Today we’re scrutinizing Fisher Investments Annuity Insights, taking a harder look at its claims to reveal a more balanced perspective on annuities.
In the financial world, just like in the auto industry, there’s a prevalent strategy of competitive disparagement. Much like how Ford might target Chevy, investment firms often set their sights on annuities to sway your investment choices. However, while it’s one thing to compete, it’s another to mislead by omitting crucial details. This line between criticism and misinformation is what prompted me to make this in-depth podcast episode.
Fisher’s article on annuities, structured around nine pivotal questions, mixes facts with conjecture and occasional misinformation.
The 9 Questions Inside Fisher Investments Annuity Insights Report
What type of annuity do I own or am I considering?
There are several different types of annuities, but the most prevalent are Fixed Annuities, or what is also called Multi-Year Guaranteed Annuities or MYGAs, Fixed Indexed Annuities, and Variable Annuities. Each serves a different purpose, and it’s about understanding what you want your money to do for you.
Annuities are not one-size-fits-all; they come in various forms, each serving distinct purposes:
- Fixed Annuities (MYGAs): Think of these as the stable bedrock, offering a guaranteed return similar to a certificate of deposit.
- Indexed Annuities: These are the balancers, tied to market benchmarks like the S&P 500 but capped to limit both risk and reward.
- Variable Annuities: The adventurers of the group, allowing investments in sub-accounts with variable returns and associated risks.
Your financial goals dictate which type aligns best with your needs. It’s a decision that hinges on the fundamental question: “What is the purpose of my money?”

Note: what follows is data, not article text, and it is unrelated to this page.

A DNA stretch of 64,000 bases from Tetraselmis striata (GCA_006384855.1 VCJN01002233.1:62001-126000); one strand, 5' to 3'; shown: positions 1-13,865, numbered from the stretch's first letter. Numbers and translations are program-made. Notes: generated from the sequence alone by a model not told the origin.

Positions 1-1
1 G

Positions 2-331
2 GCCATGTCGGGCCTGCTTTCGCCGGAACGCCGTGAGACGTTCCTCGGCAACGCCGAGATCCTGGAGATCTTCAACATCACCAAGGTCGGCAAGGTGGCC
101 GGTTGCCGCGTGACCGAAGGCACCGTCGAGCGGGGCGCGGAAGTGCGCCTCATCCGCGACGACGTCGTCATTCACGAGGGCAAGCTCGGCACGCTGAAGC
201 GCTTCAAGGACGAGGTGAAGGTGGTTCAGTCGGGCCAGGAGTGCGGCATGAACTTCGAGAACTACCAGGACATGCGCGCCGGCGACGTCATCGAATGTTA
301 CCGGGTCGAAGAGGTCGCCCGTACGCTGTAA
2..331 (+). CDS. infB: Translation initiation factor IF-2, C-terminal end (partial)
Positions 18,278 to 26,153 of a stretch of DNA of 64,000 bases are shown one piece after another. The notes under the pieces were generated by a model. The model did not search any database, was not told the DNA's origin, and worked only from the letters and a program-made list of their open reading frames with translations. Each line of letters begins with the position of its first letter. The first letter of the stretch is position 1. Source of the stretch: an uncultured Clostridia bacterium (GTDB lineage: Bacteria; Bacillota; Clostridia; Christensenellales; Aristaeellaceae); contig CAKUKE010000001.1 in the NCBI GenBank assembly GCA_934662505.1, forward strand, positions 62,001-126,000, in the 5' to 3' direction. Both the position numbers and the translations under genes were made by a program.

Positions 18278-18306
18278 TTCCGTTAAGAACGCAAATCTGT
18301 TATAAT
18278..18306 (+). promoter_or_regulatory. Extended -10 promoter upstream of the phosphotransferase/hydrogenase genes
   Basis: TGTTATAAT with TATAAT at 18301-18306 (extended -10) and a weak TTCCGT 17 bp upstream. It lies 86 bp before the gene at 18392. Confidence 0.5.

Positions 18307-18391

Have I read and understood the contract?
This is particularly relevant to Variable Annuities. They are super complicated to understand and they do have very high fees, with an average of 3.75% per year. You could definitely lose money inside of a Variable Annuity. Annuities like Fixed Index Annuities and MYGAs, however, are easier to understand and have no risk of loss due to a market downturn.
What types of expenses does the annuity have, and what is the overall cost?
Most annuities don’t have a single flat fee. Fixed Indexed Annuities and MYGAs, for instance, don’t suffer losses unless you forfeit the annuity during the surrender period before the term is up. Life insurance companies, that issue these annuities, are heavily regulated and have several safety nets in place.
Will I be charged a fee if I withdraw assets from my annuity too early?
Annuities have what’s called a surrender schedule (this link is a podcast on surrender schedules). The main thing to remember about the surrender schedule is it’s only applicable if you surrender the entire annuity. And if you’re working with a competent annuity advisor, this should never be an issue because those provisions are already taken into consideration.
I think the most irritating thing about this particular section inside Fisher Investment’s “Annuity Insights” Report is they failed to mention that if you need your money back from your stocks, the negative impact of a market correction could far exceed any annuity surrender charge.
For instance, if you need to pull a lump sum of money out of your stocks and your portfolio is down 20%, what is your surrender charge? It’s 20%, but they never use language like that and I think it’s a very unfair and misleading double standard.
What conditions must I meet to take advantage of the advertised benefits?